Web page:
I guess we will have to live with the fact that the journal will probably lack a “house style”. 😐

      I would, though, require submissions to use your own LaTeX template. Is there any reason not to require this? Anyone using LaTeX at all, even if he is not the administrator and has no special privileges, can download the CLASS file into the directory where his document is and use it.

      • “I would, though, require submissions to use your own LaTeX template. Is there any reason not to require this?”

        Actually, there might be a good reason not to use the OJA class file, at least for some people. Since presumably you don’t require “submitted to the Open Journal of Astrophysics” in the arXiv abstract nor on the paper itself, one could submit a “neutral” version to arXiv then, after acceptance, replace it with a version formatted in the arXiv style. Presumably most papers will have at least a few changes required for acceptance and/or pointed out by readers, so one would put up a new version anyway. If the paper is then not accepted by OJA, for whatever reason (which might not necessarily be due to lack of quality), it could be submitted elsewhere without the “rejected by OJA” stamp (though some journals might require the author to say if the paper has been submitted anywhere else).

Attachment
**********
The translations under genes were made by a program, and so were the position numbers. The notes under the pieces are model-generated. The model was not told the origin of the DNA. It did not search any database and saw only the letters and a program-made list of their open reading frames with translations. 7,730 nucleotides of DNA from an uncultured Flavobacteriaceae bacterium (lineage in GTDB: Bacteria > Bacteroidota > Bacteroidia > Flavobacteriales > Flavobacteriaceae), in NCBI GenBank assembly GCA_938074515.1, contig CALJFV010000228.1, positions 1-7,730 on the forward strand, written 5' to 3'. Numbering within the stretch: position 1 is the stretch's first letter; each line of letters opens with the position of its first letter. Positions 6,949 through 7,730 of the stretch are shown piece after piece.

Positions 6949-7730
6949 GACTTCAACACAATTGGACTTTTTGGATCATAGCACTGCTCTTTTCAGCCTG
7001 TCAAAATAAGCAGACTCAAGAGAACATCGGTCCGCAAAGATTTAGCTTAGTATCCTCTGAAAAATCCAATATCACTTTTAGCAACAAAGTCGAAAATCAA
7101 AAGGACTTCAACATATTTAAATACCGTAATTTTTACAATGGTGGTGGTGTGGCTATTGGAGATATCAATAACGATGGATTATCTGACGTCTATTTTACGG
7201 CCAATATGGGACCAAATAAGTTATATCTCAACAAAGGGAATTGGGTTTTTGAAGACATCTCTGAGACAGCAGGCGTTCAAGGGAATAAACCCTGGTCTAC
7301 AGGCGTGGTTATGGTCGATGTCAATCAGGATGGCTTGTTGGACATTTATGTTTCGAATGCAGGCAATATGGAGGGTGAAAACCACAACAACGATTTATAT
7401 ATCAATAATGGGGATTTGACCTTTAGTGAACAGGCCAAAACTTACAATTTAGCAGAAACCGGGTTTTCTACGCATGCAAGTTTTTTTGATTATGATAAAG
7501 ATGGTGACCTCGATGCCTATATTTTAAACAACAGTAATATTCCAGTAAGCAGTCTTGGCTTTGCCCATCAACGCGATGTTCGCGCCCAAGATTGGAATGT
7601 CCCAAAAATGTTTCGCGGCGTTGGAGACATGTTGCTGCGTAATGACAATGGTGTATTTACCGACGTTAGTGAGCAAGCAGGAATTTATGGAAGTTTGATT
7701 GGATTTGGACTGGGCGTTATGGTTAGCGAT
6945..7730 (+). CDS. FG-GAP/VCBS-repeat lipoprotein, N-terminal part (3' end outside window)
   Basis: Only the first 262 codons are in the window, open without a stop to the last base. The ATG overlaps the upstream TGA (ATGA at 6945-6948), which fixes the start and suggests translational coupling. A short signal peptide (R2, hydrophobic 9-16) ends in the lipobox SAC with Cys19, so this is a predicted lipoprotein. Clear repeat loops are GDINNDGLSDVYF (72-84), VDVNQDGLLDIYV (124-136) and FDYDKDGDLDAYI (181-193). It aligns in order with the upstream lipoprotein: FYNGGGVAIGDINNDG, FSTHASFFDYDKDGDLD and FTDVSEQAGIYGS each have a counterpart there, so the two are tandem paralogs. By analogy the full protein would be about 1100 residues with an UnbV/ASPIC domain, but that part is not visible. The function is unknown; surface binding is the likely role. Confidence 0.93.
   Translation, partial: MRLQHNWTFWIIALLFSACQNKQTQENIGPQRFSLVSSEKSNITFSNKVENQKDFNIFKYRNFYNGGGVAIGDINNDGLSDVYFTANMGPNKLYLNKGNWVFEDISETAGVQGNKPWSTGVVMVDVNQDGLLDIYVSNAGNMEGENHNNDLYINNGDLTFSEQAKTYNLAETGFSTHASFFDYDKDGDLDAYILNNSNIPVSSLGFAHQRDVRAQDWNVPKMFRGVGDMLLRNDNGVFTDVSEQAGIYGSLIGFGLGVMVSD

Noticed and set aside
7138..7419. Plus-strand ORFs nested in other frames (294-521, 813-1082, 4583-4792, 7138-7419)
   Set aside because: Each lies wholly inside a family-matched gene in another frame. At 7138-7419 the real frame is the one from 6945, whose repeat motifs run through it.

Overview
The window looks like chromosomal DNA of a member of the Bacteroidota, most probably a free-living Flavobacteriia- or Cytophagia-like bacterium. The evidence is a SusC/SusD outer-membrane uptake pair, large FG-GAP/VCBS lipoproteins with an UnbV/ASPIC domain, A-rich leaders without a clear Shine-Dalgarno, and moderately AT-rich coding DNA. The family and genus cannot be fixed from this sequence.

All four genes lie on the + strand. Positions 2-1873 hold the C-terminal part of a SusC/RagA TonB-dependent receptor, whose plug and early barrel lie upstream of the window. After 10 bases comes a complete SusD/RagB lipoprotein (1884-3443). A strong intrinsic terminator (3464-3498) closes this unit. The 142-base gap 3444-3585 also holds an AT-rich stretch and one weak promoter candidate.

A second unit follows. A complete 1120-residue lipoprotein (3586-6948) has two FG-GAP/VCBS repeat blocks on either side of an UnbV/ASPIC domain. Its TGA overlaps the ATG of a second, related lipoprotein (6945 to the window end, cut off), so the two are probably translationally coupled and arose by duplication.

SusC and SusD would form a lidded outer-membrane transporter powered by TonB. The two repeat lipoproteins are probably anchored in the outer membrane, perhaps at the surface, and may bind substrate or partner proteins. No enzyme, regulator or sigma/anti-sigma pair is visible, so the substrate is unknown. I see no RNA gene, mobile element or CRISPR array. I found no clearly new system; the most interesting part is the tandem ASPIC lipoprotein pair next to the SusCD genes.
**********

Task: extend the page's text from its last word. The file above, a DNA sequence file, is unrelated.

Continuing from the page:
But it would reflect badly on both the author and the journal if LaTeX markup for other journals were used.

  3. Phillip Helbig Says:

    Presumably it’s OK to use another editing service?

    • Of course

      • Anton Garrett Says:

        My editing service does not require users to acknowledge the fact in their papers, and – to be clear – I support OJA-type ventures whether or not I make a cent out of it. This is the future and a better one it is too.

      • Phillip Helbig Says:

        A side-effect might be slightly more business. Nothing wrong with that. 🙂

  4. I would be happy to review papers on statistical methodologies for astronomy / cosmology etc.!

  5. Adrian Burd Says:

    Congratulations on a great endeavor. May it go viral to other disciplines (hmmmm…..do I have the time?)

  6. Congratulations!

    One of the advantages of the traditional journals is that they afford some prestige to papers that manage to get published. Nature papers still look good on a resume. Is there a way to rank papers on release? Perhaps 10 papers per month are chosen as “Editor’s Choice”?

    • Would that really be a good idea? Nature papers are not particularly good, it’s just that the journal is difficult to publish in, but this is not because they publish only the best papers, but rather the most interesting ones, which often turn out to be wrong. Another reason people like to publish there is the impact factor, but this is due mainly to a few papers getting many citations; the average Nature paper is not cited that much. (The whole idea of impact factor is questionable, and certainly worse than just counting the citations a paper has (which itself is rather dubious as a measure of quality); it’s like believing that if I spend time with taller people I will become taller myself.)

      Good papers will presumably be cited because they are good, at least I hope so. Why do we need some Editor’s Choice?